- “A survey found that substance use and suicidal ideation are particularly pronounced for young adults, with 25% reporting they started or increased substance use during the pandemic and 26% reporting serious thoughts of suicide” (Source)
- “An analysis of the psychological toll on health care providers during outbreaks found that psychological distress can last up to three years after an outbreak.” (Source)
Contemporary treatments for depression
Many practices modified their treatments to video calls, emails, and even texts. For mental health and human service professionals, understanding the various forms of therapy and when to apply them can greatly improve outcomes.
If you're a mental health or human service professional looking to earn continuing education hours while learning contemporary treatments for depression, you may be interested in our home study programs featured below:
7.25 CE Hours Available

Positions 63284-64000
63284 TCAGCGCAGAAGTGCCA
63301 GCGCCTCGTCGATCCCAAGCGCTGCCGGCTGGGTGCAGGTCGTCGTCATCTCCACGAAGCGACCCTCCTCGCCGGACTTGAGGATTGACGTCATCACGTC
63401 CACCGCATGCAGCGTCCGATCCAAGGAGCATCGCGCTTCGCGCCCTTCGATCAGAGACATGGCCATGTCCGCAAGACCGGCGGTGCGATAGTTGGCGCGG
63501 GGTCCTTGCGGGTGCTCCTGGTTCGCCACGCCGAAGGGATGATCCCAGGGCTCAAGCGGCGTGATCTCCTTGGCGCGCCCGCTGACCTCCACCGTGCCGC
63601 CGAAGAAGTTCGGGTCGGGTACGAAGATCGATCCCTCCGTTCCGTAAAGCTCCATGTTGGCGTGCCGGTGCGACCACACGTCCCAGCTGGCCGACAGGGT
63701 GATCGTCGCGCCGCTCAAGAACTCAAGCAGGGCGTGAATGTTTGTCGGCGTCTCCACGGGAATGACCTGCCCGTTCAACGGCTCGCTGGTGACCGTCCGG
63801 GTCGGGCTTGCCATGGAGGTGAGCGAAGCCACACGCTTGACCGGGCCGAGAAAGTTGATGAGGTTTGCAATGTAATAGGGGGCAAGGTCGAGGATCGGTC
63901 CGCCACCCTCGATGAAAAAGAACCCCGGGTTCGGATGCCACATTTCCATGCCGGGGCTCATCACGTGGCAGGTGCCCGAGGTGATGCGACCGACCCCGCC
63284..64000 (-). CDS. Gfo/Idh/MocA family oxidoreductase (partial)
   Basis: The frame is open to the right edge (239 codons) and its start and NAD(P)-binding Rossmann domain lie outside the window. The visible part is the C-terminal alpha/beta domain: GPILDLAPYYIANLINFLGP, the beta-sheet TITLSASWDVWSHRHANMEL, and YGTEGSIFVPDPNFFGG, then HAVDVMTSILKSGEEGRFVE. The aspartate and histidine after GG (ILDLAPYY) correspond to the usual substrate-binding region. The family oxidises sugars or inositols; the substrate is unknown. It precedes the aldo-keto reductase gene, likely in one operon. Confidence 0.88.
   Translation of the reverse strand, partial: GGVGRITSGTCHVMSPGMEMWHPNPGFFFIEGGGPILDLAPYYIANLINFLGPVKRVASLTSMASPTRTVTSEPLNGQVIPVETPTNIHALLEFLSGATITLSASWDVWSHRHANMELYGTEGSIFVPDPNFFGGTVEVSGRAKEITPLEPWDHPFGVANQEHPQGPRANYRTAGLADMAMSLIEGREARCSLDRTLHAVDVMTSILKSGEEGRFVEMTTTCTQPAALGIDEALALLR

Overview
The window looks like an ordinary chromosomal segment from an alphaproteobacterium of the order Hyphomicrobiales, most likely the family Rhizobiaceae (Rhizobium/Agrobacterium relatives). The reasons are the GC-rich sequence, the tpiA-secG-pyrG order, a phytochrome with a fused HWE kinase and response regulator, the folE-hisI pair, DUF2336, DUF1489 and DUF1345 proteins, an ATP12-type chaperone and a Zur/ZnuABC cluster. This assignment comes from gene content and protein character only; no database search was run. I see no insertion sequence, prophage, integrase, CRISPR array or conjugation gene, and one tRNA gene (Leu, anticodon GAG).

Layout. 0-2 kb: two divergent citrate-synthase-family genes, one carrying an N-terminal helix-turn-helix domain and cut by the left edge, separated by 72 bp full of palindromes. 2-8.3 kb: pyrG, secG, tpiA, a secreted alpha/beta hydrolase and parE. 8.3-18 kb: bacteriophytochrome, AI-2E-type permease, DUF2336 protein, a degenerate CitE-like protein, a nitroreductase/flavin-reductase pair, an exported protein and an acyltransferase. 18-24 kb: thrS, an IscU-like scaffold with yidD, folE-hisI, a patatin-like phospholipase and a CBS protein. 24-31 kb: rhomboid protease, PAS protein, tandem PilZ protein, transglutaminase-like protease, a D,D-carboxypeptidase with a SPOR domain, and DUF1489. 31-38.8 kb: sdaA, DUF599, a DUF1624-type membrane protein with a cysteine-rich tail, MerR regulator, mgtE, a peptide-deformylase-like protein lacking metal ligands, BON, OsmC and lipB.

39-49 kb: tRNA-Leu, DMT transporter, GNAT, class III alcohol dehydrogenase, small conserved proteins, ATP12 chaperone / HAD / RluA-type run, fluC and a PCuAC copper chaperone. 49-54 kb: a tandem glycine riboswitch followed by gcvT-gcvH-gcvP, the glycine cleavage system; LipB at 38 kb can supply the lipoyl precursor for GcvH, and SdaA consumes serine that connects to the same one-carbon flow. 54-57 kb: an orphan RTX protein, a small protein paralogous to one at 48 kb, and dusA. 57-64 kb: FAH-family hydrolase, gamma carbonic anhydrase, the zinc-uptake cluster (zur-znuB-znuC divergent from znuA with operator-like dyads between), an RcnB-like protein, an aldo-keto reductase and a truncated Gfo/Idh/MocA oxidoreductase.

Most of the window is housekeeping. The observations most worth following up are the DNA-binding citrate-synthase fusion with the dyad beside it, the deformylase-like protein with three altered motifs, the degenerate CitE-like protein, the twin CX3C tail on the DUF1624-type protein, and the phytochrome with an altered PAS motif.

In this workshop, you will learn how to select the most effective treatment methods based on the distortions in your clients’ (or your own) negative thoughts. Dr. Burns will present many case examples and role-play demonstrations to help you master powerful techniques that can boost your effectiveness in the treatment of patients struggling with depression, anxiety, and self-doubt.
Do you sometimes beat up on yourself with self-critical thoughts? You will learn how to boost your own feelings of joy and self-acceptance as well. You will learn many methods to crush each of the ten familiar cognitive distortions, including Positive Reframing, Shades of Grey, Best/Worst/Average, Be Specific, the Externalization of Voices, Let’s Define Terms, the Socratic Technique, the Survey Technique, the Experimental Technique, Examine the Evidence, the Acceptance Paradox, the Feared Fantasy, and more!